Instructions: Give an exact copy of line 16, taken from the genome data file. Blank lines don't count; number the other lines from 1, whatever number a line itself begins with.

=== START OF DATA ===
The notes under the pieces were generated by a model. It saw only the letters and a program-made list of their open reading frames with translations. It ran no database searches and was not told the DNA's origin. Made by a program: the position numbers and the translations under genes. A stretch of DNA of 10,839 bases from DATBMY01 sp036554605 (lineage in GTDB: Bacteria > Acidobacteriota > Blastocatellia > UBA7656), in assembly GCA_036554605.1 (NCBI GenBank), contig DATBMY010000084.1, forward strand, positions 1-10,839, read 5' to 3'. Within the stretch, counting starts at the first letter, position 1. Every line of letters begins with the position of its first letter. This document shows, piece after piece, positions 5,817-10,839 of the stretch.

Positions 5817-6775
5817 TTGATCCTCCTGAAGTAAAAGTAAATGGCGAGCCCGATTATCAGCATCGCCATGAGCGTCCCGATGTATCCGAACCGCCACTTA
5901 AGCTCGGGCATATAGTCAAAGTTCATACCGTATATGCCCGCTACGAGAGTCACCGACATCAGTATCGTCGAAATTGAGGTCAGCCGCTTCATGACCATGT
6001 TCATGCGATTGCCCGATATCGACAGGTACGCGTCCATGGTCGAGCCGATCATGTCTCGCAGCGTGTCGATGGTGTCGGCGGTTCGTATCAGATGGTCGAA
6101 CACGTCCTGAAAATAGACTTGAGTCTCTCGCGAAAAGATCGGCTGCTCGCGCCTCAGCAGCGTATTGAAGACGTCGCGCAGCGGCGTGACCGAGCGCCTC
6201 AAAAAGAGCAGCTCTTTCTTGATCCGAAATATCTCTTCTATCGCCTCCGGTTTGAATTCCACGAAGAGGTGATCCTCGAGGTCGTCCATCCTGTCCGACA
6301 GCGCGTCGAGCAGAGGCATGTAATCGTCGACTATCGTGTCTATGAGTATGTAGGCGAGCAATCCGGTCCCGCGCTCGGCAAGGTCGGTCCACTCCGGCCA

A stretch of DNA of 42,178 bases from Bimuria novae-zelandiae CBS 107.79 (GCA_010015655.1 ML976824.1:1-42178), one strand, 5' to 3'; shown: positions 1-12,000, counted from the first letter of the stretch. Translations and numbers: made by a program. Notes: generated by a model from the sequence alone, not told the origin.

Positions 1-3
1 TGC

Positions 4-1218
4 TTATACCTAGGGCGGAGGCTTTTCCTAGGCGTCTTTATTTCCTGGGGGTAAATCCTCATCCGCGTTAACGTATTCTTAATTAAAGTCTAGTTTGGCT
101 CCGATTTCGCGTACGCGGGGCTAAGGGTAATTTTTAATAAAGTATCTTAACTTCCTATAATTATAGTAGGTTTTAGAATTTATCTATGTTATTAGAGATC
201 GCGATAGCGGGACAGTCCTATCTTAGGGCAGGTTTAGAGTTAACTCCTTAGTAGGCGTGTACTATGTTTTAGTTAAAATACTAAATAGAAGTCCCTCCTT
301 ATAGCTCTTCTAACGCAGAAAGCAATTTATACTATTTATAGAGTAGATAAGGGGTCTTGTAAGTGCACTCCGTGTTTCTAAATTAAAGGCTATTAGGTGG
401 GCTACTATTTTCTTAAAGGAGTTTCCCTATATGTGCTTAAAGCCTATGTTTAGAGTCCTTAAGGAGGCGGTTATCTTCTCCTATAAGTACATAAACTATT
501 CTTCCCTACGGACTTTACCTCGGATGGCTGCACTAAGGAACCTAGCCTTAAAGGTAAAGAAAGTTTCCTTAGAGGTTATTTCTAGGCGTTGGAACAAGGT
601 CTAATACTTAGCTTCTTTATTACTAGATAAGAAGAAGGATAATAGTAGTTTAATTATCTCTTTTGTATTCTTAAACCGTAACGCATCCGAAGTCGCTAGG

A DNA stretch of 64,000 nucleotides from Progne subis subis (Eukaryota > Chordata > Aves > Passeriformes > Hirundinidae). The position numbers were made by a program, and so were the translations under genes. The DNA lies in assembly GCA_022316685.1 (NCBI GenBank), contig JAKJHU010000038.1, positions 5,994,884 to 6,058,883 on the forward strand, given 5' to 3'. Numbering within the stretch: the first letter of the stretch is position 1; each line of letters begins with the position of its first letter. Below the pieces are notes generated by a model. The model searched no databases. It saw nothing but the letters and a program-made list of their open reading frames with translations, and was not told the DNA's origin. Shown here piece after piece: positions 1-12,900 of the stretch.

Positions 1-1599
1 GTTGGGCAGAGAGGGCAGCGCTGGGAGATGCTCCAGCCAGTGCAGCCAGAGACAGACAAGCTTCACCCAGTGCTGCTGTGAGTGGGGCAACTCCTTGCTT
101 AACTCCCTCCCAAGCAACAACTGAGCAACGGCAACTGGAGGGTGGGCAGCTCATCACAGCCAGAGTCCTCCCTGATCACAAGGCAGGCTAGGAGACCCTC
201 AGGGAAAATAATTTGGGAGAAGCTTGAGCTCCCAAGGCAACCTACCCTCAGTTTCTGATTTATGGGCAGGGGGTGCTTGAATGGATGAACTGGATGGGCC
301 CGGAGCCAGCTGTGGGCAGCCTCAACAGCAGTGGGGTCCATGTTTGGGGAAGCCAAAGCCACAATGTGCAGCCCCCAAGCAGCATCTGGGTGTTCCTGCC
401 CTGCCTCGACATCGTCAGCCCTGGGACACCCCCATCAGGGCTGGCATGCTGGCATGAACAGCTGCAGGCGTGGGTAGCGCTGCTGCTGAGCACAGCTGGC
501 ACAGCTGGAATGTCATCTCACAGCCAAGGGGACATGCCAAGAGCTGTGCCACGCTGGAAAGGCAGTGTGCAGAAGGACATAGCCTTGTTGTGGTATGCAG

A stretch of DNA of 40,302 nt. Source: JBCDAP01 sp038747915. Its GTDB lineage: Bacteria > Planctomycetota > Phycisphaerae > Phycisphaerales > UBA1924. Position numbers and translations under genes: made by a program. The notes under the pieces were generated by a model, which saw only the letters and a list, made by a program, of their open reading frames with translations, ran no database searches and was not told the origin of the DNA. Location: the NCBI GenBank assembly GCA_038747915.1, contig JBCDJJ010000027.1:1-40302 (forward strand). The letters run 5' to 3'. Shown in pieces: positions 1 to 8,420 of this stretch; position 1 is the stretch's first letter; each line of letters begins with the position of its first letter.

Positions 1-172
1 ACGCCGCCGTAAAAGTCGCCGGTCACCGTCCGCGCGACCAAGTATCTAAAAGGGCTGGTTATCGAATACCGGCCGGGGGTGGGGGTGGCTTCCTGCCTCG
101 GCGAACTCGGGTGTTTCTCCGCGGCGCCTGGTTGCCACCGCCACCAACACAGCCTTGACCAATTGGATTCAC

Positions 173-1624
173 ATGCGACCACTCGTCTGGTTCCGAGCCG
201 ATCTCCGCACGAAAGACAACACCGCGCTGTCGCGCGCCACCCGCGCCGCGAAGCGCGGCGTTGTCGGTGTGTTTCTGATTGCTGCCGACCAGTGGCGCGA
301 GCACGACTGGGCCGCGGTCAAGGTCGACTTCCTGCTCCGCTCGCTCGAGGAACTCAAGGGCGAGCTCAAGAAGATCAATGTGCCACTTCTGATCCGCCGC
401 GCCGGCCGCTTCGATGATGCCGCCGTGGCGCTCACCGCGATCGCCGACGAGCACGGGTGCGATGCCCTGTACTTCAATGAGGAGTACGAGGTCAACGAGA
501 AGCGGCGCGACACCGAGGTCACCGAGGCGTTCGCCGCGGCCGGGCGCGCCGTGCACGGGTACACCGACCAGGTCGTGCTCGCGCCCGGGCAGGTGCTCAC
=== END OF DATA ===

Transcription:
301 ATAGCTCTTCTAACGCAGAAAGCAATTTATACTATTTATAGAGTAGATAAGGGGTCTTGTAAGTGCACTCCGTGTTTCTAAATTAAAGGCTATTAGGTGG